Donald Later, 64, was fired from his part time job as a Hedrick Middle School campus monitor for carrying a gun while at work. Mail Tribun e/ Bob Pennell

Former deputy questions firing from school over carrying gun

Donald Later does not want to be the face of gun advocacy.

The former Hedrick Middle School campus monitor spoke reluctantly Wednesday about being fired on grounds of insubordination for defiantly carrying a semiautomatic pistol to work.

"This is not about me. It's not about guns. It's about whether or not I was acting in accordance with School Board policy," said Later, 64, who is a retired Jackson County sheriff's deputy and longtime Medford resident. "I don't see how they can say I'm not in compliance."

At issue, says Later, is the state law that allows honorably retired law enforcement officers to carry a concealed weapon with a permit and not be prosecuted.

A Medford School Board policy also permits weapons on campus if under the control of law enforcement personnel.

The fired employee believes that although he retired from the Sheriff's Department two years ago, this policy applies to him.

The district sees it differently, and on June 18, the Medford School Board upheld Later's dismissal for continuing to carry a gun after he was told not to.

"When it comes to someone responsible for our students' safety, we need to know they will follow direction and abide by our safety protocols," Medford schools Superintendent Phil Long said after Later's appeal was denied.

Long added that Later's part-time job of directing students on and off buses, monitoring them during the lunch break, and reminding them not to ride skateboards on campus does not require him to have a weapon.

Later said he didn't apply for the job to push for gun rights, but during his job training in January, "they kept emphasizing the safety of the children."

Recent violent events on campuses then led him to think, "What would I do in that case?" said Later, whose seven children, now ages 23 to 38, attended Medford schools, as do some of his 13 grandchildren, ages 1 to 18.

Believing he would be more effective if armed, he met with Long "out of courtesy" on March 26 to say that he was going to carry a gun to campus.

"If an attack should happen to occur," he said, "I would feel compelled to protect others."

Later served 18 years in the Army, including as a chief warrant officer in Vietnam from 1970 to 1971.

"I was once unprepared in combat," he said, "and you never want to be in a situation where people are shooting at you and you can't defend yourself."

As a corrections deputy with the county from 1998 to 2011, he carried a gun when transporting prisoners.

He said he encounters former jail inmates "on a daily basis" and feels more prepared to handle situations by having his pistol nearby.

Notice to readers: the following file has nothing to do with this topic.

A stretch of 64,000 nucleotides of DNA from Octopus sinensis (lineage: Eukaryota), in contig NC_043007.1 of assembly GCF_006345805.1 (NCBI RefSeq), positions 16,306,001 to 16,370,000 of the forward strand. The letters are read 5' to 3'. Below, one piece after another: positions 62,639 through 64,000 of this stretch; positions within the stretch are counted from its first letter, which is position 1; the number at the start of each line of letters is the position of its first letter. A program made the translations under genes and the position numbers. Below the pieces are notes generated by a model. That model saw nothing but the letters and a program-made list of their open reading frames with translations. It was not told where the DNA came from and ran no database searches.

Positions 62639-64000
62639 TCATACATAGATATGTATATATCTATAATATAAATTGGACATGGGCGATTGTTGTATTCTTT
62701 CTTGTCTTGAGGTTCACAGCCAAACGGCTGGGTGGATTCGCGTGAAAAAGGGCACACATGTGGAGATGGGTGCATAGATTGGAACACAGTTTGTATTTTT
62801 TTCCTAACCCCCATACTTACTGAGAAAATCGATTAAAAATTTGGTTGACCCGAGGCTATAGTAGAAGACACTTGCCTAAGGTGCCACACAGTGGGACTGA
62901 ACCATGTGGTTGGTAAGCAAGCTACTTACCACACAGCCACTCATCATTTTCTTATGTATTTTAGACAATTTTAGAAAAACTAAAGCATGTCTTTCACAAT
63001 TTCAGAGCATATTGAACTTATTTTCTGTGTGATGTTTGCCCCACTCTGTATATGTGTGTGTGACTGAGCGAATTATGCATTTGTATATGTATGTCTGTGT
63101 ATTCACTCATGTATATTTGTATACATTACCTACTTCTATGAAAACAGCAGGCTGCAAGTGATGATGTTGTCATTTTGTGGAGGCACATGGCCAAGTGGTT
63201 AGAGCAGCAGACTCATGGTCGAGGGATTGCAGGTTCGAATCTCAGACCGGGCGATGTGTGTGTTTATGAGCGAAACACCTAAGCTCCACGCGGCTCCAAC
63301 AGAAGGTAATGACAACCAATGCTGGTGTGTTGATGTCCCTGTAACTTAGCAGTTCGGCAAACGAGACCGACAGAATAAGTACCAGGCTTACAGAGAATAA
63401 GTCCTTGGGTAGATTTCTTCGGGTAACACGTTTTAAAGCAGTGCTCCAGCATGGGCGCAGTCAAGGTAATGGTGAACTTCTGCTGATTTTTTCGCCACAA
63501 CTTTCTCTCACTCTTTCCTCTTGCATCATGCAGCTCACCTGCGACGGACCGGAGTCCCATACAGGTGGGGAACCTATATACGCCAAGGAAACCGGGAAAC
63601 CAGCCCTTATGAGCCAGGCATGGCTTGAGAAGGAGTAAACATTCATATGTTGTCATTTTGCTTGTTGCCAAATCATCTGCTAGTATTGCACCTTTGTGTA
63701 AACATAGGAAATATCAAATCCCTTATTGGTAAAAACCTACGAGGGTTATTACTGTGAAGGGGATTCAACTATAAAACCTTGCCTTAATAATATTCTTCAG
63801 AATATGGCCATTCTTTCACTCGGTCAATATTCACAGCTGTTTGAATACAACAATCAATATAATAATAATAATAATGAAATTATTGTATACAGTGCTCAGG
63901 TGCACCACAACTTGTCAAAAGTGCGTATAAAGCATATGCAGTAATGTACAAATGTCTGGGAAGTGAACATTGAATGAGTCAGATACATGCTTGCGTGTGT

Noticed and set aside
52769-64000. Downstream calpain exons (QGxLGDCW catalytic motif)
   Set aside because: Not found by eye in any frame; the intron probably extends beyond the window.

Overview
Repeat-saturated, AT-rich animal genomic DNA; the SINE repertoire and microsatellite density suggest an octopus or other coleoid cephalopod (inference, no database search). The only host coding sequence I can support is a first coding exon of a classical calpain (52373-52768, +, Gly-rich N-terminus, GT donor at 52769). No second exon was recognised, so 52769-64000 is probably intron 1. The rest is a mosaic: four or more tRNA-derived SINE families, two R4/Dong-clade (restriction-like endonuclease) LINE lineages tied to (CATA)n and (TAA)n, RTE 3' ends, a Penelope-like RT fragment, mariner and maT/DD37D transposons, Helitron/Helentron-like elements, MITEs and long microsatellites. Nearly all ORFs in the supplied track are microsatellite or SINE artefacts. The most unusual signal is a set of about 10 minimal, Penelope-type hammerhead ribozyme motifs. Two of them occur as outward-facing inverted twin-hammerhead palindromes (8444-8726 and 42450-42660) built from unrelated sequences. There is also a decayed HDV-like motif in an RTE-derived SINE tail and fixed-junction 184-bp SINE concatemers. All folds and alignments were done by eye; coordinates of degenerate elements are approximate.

A month after meeting with Later and reviewing district policy, Long outlined in a two-page letter mailed to Later's home on April 24 that employees carrying weapons were in violation of School Board Policy GBJ and can be subject to discipline — and possibly fired and referred to law enforcement.

By that time, Later said, he had been going to work with his gun for about two weeks.

After replying to Long's letter on April 29, Later showed up for his morning shift at Hedrick and told Principal Dan Smith that he was armed.

Soon afterward, Todd Bloomquist, director of secondary education, arrived on campus and told Later to go home.

"I was surprised at that but I said, 'OK,' " Later said.

The part-time employee was placed on paid administrative leave and then fired in May.

When Later was hired on Jan. 7, he signed a form stating that he understood the district's policies and he agreed to abide by them.

Because he was a probationary employee, not a member of the union, he could be fired without cause.

Sitting Wednesday with an inch-thick folder filled with documents in front of him, Later said he had not spoken to anyone publicly after the failed appeal and was talking now only because a Mail Tribune reporter sought him out.

He did talk to a Portland attorney before the appeal who gave him advice for free, he said.

Later said he has lost $2,000 from expenses and in lost wages. He was paid $10.77 an hour for 31/2; hours of work in three short shifts a day during the school week.

A month after his dismissal, he still believes he acted in accordance with school policy, but his "arguments have fallen on deaf ears."

He believes his situation is unlike a previous case involving the district in 2007 in which a South Medford High School teacher, not a retired law enforcement officer, wanted to carry a gun.

In that case, a Jackson County Circuit Court found that Medford schools' policy forbidding employees from carrying guns was not subject to the state law that bars cities and other local governments from regulating guns.

In 2009, the Oregon Court of Appeals affirmed the district's right.

He said he has read about the ongoing debate in the Eagle Point School District about arming employees, but he has not participated in any discussions and wouldn't work there because it's too far from his home.

If he could do anything differently with the Medford School District, he said, he wishes the issue would have stopped at Long's office at that first meeting.

He shakes his head.

"They did not require me to carry, but they didn't exempt that, either," he said. "It may not be a requirement of the job, but I have the right to be able to protect myself."

Reach reporter Janet Eastman at 541-776-4465 or

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